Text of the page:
(photo credit: Courtesy of J'lem Municipality http://tour.jerusal)
The Legal Forum for the Land of Israel on Sunday withdrew a petition it had filed with the High Court of Justice against last week's government decision to transfer ownership of Sergei's Courtyard in downtown Jerusalem to the Russian government.
The petitioners had alleged that the Olmert administration is a caretaker government that cannot make such a far-reaching move regarding the property in Jerusalem's Russian Compound neighborhood. Israel acquired some 90 percent of the Russian Compound from the Soviet Union in 1964 for $3.5 million. Sergei's Courtyard, however, was part of the remaining 10%, and Russian Prime Minister Vladimir Putin has been keen on securing control of the site.
High Court justices advised the Forum to withdraw the petition after the Attorney-General's Office presented evidence it said proved that "the transfer of ownership to Russia is essential to Israel's diplomatic ties." The justices said they had been presented with confidential documents that supported the cabinet's decision and showed the move was necessary to the state's foreign policy.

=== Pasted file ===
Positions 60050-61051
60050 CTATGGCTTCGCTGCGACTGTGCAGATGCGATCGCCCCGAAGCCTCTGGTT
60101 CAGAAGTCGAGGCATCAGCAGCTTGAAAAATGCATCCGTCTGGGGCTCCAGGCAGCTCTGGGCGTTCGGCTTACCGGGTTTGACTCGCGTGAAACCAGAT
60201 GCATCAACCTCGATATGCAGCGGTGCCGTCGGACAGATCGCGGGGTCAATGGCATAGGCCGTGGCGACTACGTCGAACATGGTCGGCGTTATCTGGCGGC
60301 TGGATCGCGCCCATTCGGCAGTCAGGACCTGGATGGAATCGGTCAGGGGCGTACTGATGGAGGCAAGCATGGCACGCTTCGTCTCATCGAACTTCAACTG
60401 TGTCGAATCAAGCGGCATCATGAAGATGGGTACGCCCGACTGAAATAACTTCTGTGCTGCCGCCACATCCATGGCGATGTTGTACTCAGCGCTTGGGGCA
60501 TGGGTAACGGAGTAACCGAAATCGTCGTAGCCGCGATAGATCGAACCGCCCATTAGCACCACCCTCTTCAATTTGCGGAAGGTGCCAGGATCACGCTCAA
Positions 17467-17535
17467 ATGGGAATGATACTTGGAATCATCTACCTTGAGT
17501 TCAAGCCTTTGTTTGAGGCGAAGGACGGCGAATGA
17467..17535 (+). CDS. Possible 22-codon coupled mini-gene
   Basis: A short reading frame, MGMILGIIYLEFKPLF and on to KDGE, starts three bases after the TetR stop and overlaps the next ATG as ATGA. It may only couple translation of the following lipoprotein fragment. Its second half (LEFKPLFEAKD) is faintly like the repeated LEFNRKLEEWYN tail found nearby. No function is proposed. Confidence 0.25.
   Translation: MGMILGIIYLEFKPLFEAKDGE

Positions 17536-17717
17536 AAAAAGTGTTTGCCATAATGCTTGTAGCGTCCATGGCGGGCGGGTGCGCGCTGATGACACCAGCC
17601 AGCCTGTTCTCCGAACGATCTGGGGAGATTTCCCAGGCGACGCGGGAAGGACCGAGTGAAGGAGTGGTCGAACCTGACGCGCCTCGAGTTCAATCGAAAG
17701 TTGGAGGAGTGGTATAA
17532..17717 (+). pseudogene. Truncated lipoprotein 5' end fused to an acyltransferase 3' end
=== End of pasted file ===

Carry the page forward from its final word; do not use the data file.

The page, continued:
The tenants in Sergei's Courtyard expressed sadness at the news.
The Society for the Protection of Nature in Israel, or SPNI, has its national headquarters in the compound, having signed a lease in the early 1970s.
Only a few visitors could be found roaming the courtyard's garden on Sunday. In one corner of the SPNI's library, two girls were poring over horticultural notes.
"You're lucky you didn't come here tomorrow, we'd be closed by then," a guide said with resigned exasperation. "We don't know where we will go or what will happen to us. Soon we'll all have to be studying Russian, because they're going to move in soon."
The status of the tenants has yet to be decided. However, they believe it is only a matter of when, not if, they will have to leave.
The compound contains exquisite architecture and immaculate gardens, featuring a sloping cobblestone cistern and turrets, and was competed in 1890.
The tower is named for a brother of Czar Alexander III, Grand Duke Sergei Alexandrovich, who in 1892, as the governor of Moscow, expelled the Jews from the city.